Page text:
These internships allow you to gain a small amount of field experience as well as let you see how an organization that interests you functions in the real world.

Before you settle on an internship or placement, though, you'll want to make sure it's the right fit for you. Ask yourself these questions:

  • Where (in the state/the country/the world) do you want to work?
  • What size and type of organization do you want to work for?
  • Do you need compensation in an internship, or might you be able to consider alternative compensation (experience, work samples, references, networking, etc.)
  • Is relocation an option?

3. Available Jobs For Criminology Majors

Jobs for Criminology Majors exist in many different fields, but for the most part, you'll find them in either government positions, private correctional facilities, or in security. Other jobs in criminology are more related to rehabilitation -- helping ex-convicts adjust to life outside of prison, rather than putting or keeping them there in the first place.

These are all very different fields, but in all of them there's much to find that might be interesting or exciting to you regardless of how you choose to specialize. In fact, the job choices ahead of you might become somewhat overwhelming with the size of the options available.

With our map, you can click the Job Titles and learn more specific information for each position (what their responsibilities are, how much they get paid, etc.). But here, we wanted to call out some of the most common jobs for recent Criminal Justice major grads.

Here are a few of the most interesting entry-level jobs for recent grads such as yourself:

Probation and parole officer

Probation and parole officers handle individual cases of those who have gone through the correctional system and are now on probation or parole. The role requires a lot of empathy as well as the ability to project authority, as it requires talking one-on-one with and giving directions to ex-convicts. Due to the unique difficulties of the position, probation officers tend to specialize in certain kinds of cases.

Paralegal

Paralegals are people who are trained for tasks related to legal duties and to provide legal assistance, but who cannot offer legal services on their own (depending on local laws). For the most part, paralegals work through attorneys, who they assist or otherwise represent.

FBI field agent

FBI field agents are some of the best of the best when it comes to the Criminal Justice field. It takes a series of tests, both physical and mental, just to be accepted, and only those within the age range of 23-37 are allowed to give it a shot. If you manage to get in, you'll spend months training at the FBI's facility in Quantico, VA, after which you could be shipped to almost anywhere. It takes a lot to be a field agent, but those who make it through the process are as passionate as they get.

4. Some Quick Job Search Tips for Criminology Majors

Volunteer

Most jobs in the criminology field, including things like social work and positions requiring community involvement, will benefit from volunteer work in at least some way. And there are lots of things you can start doing right away that you can use to pad out your resume while also getting relevant experience to your work.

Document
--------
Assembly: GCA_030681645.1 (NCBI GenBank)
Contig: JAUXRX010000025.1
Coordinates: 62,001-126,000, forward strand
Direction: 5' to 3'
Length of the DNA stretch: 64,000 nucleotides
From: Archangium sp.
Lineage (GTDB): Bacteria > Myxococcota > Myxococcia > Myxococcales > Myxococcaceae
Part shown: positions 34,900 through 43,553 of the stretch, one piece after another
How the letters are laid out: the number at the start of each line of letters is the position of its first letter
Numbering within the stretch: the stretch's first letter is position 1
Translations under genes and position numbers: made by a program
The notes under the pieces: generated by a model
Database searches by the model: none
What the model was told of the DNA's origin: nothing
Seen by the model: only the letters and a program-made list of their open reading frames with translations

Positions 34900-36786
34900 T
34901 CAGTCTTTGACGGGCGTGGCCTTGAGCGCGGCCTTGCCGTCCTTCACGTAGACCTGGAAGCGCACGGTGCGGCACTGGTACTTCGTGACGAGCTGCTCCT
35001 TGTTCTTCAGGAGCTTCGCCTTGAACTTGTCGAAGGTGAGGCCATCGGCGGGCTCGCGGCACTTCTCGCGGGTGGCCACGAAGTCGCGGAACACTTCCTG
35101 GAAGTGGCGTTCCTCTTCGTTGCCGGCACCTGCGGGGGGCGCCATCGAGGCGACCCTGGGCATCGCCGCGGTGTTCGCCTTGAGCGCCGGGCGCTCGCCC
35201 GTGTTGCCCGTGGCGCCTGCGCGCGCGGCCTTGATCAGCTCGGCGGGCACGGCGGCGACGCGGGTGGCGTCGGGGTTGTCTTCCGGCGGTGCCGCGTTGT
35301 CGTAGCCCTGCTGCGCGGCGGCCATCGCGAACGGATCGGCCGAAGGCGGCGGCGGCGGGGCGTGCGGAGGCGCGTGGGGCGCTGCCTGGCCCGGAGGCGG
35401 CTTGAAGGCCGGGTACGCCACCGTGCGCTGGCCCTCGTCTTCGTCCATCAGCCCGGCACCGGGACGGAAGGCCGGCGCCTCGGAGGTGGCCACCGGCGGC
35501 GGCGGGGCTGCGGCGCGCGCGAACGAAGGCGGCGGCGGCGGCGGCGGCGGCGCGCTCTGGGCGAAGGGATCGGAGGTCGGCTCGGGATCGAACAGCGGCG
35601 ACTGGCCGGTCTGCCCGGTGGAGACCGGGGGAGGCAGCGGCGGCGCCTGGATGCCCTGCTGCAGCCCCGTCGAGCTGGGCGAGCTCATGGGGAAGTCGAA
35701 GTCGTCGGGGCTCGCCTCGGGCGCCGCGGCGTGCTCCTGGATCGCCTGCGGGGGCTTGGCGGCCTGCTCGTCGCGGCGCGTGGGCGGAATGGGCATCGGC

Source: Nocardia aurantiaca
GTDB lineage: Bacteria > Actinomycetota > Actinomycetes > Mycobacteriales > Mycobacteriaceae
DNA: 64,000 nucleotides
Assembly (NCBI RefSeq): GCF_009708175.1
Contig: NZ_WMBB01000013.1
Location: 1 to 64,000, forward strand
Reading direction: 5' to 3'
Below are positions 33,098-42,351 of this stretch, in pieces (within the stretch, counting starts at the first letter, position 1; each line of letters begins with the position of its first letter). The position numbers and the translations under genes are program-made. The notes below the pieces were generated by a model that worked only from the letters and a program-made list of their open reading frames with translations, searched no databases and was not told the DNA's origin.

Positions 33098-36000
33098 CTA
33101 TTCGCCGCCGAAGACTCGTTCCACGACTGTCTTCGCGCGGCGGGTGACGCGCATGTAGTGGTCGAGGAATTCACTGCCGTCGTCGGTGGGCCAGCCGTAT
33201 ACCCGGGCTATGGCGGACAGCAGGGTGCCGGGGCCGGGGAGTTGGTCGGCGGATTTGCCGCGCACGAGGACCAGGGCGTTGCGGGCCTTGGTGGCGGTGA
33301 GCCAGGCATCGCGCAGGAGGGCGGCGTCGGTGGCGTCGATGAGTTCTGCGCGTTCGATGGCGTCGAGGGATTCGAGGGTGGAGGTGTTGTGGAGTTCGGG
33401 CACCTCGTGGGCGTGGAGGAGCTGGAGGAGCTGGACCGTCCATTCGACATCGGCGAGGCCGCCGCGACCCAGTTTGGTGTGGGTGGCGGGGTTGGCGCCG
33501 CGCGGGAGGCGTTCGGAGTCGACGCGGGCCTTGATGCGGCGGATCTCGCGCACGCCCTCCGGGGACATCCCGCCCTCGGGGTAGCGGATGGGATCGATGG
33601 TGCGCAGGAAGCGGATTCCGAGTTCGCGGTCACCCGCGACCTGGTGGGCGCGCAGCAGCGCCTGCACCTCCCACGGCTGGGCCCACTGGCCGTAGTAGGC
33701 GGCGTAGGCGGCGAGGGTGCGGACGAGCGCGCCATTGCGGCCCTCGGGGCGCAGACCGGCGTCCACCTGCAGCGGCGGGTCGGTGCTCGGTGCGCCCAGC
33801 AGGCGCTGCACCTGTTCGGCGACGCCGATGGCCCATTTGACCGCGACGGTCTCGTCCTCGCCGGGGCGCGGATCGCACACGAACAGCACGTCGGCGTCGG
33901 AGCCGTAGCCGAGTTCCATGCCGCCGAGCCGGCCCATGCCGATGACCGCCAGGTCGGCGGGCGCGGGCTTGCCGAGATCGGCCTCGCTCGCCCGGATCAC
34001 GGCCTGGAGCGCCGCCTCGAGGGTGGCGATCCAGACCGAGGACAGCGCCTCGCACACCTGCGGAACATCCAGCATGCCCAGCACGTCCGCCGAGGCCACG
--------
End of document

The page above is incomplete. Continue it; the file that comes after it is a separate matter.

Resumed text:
Volunteering to work with prisoners is one of the biggest ways you can use volunteer work to get ahead in this field. Prisoners are some of the most overlooked members of society, and working with them allows you to gain insight into the psychology of the people that commit crimes while also making a difference in society. Volunteers need to register with the appropriate state organizations and depending on the program they enter, they may need to take on additional training. People with almost any field of interest or specialty can make themselves useful in prison volunteer work -- common programs involve creative writing classes, yoga or exercise classes (or other hobbies related to cultivating mindfulness), religious ministration, and more.

Go Government

One way or another, the most likely employer for your first job in a criminal justice career is going to be related to the government in some way. It's the government's laws that criminals are breaking -- it stands to reason that the most jobs related to criminal justice would be coming from Uncle Sam.

So before you scour the depths of the internet looking for any company desperate enough to hire someone with lots of debt and no experience, check out the US Government's USAJobs site, where empty government positions are posted.

5. Continuing Education and Certifications in Criminology

Obtaining a graduate degree in your course of study can serve as an excellent way to separate you from the herd -- but you must first decide whether it's worth your time.

Master's degrees and PhDs in Criminology are more useful than would be the case for other criminal justice related fields due to the relatively research-based/academic focus of criminology specifically.

Unlike some PhDs -- which tend to be primarily for academic research, teaching, and study -- Criminology PhDs are able to work in applied settings, especially those wherein policy decisions are made. These jobs tend to include mostly higher up governmental positions in either the judicial system or in a separate agency like the FBI or CIA.

Here are common advanced degrees that people with Criminology degree normally consider: